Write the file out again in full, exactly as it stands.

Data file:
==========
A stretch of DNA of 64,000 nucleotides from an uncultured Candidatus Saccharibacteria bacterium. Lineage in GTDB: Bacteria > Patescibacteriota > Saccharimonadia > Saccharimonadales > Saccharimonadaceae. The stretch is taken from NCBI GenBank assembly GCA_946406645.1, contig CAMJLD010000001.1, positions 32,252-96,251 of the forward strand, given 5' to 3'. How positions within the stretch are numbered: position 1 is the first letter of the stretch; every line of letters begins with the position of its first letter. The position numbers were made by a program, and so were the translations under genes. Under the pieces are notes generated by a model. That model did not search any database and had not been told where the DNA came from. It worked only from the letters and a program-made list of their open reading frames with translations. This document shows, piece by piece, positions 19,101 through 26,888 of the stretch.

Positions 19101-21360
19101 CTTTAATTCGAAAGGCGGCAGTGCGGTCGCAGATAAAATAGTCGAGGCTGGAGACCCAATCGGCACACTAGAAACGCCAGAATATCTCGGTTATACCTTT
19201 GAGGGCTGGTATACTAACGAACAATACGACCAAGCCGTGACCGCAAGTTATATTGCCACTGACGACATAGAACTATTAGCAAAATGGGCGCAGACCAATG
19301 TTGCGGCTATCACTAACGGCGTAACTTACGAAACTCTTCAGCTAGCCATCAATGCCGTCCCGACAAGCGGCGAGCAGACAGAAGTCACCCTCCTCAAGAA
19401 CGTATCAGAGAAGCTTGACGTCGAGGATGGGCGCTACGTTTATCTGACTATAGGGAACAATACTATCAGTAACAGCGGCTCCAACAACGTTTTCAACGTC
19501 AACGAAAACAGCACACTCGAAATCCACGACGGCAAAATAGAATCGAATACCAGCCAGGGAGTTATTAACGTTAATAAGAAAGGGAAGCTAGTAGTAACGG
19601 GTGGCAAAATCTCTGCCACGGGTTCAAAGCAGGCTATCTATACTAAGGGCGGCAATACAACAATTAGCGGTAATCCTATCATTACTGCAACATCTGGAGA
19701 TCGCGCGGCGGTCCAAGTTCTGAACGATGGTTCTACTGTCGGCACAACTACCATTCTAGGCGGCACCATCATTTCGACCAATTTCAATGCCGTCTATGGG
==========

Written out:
A stretch of DNA of 64,000 nucleotides from an uncultured Candidatus Saccharibacteria bacterium. Lineage in GTDB: Bacteria > Patescibacteriota > Saccharimonadia > Saccharimonadales > Saccharimonadaceae. The stretch is taken from NCBI GenBank assembly GCA_946406645.1, contig CAMJLD010000001.1, positions 32,252-96,251 of the forward strand, given 5' to 3'. How positions within the stretch are numbered: position 1 is the first letter of the stretch; every line of letters begins with the position of its first letter. The position numbers were made by a program, and so were the translations under genes. Under the pieces are notes generated by a model. That model did not search any database and had not been told where the DNA came from. It worked only from the letters and a program-made list of their open reading frames with translations. This document shows, piece by piece, positions 19,101 through 26,888 of the stretch.

Positions 19101-21360
19101 CTTTAATTCGAAAGGCGGCAGTGCGGTCGCAGATAAAATAGTCGAGGCTGGAGACCCAATCGGCACACTAGAAACGCCAGAATATCTCGGTTATACCTTT
19201 GAGGGCTGGTATACTAACGAACAATACGACCAAGCCGTGACCGCAAGTTATATTGCCACTGACGACATAGAACTATTAGCAAAATGGGCGCAGACCAATG
19301 TTGCGGCTATCACTAACGGCGTAACTTACGAAACTCTTCAGCTAGCCATCAATGCCGTCCCGACAAGCGGCGAGCAGACAGAAGTCACCCTCCTCAAGAA
19401 CGTATCAGAGAAGCTTGACGTCGAGGATGGGCGCTACGTTTATCTGACTATAGGGAACAATACTATCAGTAACAGCGGCTCCAACAACGTTTTCAACGTC
19501 AACGAAAACAGCACACTCGAAATCCACGACGGCAAAATAGAATCGAATACCAGCCAGGGAGTTATTAACGTTAATAAGAAAGGGAAGCTAGTAGTAACGG
19601 GTGGCAAAATCTCTGCCACGGGTTCAAAGCAGGCTATCTATACTAAGGGCGGCAATACAACAATTAGCGGTAATCCTATCATTACTGCAACATCTGGAGA
19701 TCGCGCGGCGGTCCAAGTTCTGAACGATGGTTCTACTGTCGGCACAACTACCATTCTAGGCGGCACCATCATTTCGACCAATTTCAATGCCGTCTATGGG